Selenicereus grandiflorus

Selenicereus grandiflorus

The queen of the night (Selenicereus grandiflorus (L.) Britton & Rose, 1909) is a perennial species belonging to the Cactaceae family.

Systematics –
From a systematic point of view it belongs to the Eukaryota Domain, Kingdom Plantae, Subarign Tracheobionta, Superdivisione Spermatophyta, Magnoliophyta Division, Magnoliopsida Class, Subclass Caryophyllidae, Order Caryophyllales, Family Cactaceae, Subfamily Cactoideae and therefore to the Genus Selenicereus grandus and to the Genus Selenicereus and therefore to the Genus Selenicereus.
The terms are synonymous:
– Cactus grandiflorus L. (1753);
– Cereus donkelaarii Salm-Dyck Allg. Gartenz .;
– Cereus grandiflorus (L.) Mill. (1768) Gard. Dict .;
– Cereus grandiflorus affinis Salm-Dyck (1850);
– Cereus grandiflorus var. spectabilis Karwinsky in Förster (1846);
– Cereus scandens minor Boerhaave in Arendt (1891);
– Cereus schmidtii (1894) Monatsschr. Kakteenk .;
– Cereus grandiflorus var. lesser Salm-Dyck;
– Cereus tellii hort. to Hildmann (1895);
– Cereus grandiflorus var. haitiensis (1903);
– Cereus hondurensis K. Schumann in Weingart (1904);
– Cereus grandiflorus uranos Riccobono (1909);
– Selenicereus donkelaarii (Salm-Dyck) Britton & Rose (1917);
– Selenicereus grandiflorus var. affinis (Salm-Dyck) Borg (1951);
– Selenicereus grandiflorus var. tellii (hort. ex Riccobono) Borg (1951);
– Selenicereus grandiflorus var. uranos (Riccobono) Borg (1951);
– Cereus uranos hort .;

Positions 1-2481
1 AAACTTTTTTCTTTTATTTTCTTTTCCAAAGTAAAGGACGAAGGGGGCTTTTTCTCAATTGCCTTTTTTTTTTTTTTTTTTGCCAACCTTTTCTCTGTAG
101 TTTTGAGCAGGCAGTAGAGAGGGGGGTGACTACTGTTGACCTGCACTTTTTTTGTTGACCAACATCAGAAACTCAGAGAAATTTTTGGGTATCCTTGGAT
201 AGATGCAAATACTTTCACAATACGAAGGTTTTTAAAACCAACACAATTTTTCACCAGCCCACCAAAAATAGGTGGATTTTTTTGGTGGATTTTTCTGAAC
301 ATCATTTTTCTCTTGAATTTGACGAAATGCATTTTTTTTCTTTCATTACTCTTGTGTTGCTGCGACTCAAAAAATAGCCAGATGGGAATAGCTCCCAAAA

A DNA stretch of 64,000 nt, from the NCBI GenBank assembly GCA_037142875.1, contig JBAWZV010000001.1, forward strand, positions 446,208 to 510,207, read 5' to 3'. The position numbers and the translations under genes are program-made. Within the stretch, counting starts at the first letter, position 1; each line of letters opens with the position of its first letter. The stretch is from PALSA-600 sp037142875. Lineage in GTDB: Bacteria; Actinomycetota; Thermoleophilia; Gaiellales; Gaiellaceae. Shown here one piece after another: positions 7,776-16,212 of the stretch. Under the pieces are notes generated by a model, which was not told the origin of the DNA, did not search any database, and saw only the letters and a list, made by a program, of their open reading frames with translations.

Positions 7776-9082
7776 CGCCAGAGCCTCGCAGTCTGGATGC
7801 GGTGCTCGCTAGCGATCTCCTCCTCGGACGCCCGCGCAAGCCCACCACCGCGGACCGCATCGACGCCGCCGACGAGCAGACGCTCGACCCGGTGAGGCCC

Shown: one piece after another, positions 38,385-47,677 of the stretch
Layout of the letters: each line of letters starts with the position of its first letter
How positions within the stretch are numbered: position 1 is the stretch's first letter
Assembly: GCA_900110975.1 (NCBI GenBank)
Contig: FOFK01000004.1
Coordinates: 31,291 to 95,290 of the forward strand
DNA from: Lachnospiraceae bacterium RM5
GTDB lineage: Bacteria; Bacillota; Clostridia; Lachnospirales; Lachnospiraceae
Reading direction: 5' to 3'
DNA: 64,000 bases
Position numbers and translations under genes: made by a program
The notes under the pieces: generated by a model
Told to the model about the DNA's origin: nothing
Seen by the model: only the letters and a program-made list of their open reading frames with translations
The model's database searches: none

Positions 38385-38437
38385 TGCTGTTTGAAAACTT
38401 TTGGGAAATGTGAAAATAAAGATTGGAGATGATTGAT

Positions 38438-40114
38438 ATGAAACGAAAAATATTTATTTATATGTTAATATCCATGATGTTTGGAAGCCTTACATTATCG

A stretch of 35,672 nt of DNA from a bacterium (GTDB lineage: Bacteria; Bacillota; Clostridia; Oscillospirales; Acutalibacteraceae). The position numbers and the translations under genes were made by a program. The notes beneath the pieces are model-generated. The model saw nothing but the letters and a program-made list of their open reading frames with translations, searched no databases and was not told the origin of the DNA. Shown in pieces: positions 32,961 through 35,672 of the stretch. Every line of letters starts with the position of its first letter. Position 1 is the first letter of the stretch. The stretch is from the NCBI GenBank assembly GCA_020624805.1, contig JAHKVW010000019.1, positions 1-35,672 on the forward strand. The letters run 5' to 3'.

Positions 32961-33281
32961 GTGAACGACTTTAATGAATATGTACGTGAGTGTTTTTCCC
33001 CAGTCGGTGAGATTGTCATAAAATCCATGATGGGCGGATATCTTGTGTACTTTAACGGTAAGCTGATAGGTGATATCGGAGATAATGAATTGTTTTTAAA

– Selenicereus hondurensis (K. Schumann) Britton & Rose (1909).
Four subspecies of this species are recognized:
– Selenicereus grandiflorus ssp. donkelaarii (Salm-Dyck) Ralf Bauer;
– Selenicereus grandiflorus ssp. grandiflorus;
– Selenicereus grandiflorus ssp. hondurensis (K. Schum. ex Weing.) Ralf Bauer;
– Selenicereus grandiflorus ssp. lautneri Ralf Bauer.

Etymology –
The term Selenicereus comes from the Greek Σελήνη Seléne Selene, goddess of the Moon, and from Cereus cero: due to the columnar shape of many species of this genus and from the nocturnal flowering.
The specific epithet grandiflorus comes from grandis grande and flos fiore: with large flowers.

Geographic Distribution and Habitat –
The queen of the night is a plant native to South America: Greater Antilles (Cuba, Cayman Islands, Puerto Rico, Jamaica and Haiti), Mexico, Guatemala, Belize, Honduras, Nicaragua and a few other locations in South and Central America.
Its habitat is mainly in the coastal region of the states of Vera Cruz and Taumalipas. It is grown in greenhouses, as an ornamental plant. In its natural state it is found at altitudes around 700 meters above sea level. climbing trees and rocks.

Description –
Selenicereus grandiflorus is a succulent plant with scented, climbing or sprawling, branched stems, which sometimes form tangles, producing aerial, rigid roots, up to 10 m long or more, and 15–25 (–30) mm thick.
It has ribs on the branches which are less than on the older branches, separated by wide rounded intervals, from slightly wavy to strongly gnarled; presence of small areoles, wool white or greyish white and internodes of (6–) 12–20 mm. The spines in number from 5-18, to 4.5-12 mm, at the base of about 0.25 mm in diameter, acicular, elliptical or circular in cross section, bulbous basally, diffuse, yellowish brown to brownish or yellow. Presence of any deciduous hairs from the lower part of the areoles ± numerous mature vegetative areolas, white or brownish, generally without hair; in the juvenile state the plants have fewer thorns and shorter.
The epidermis is smooth, glaucous green or bluish green, often more or less purplish.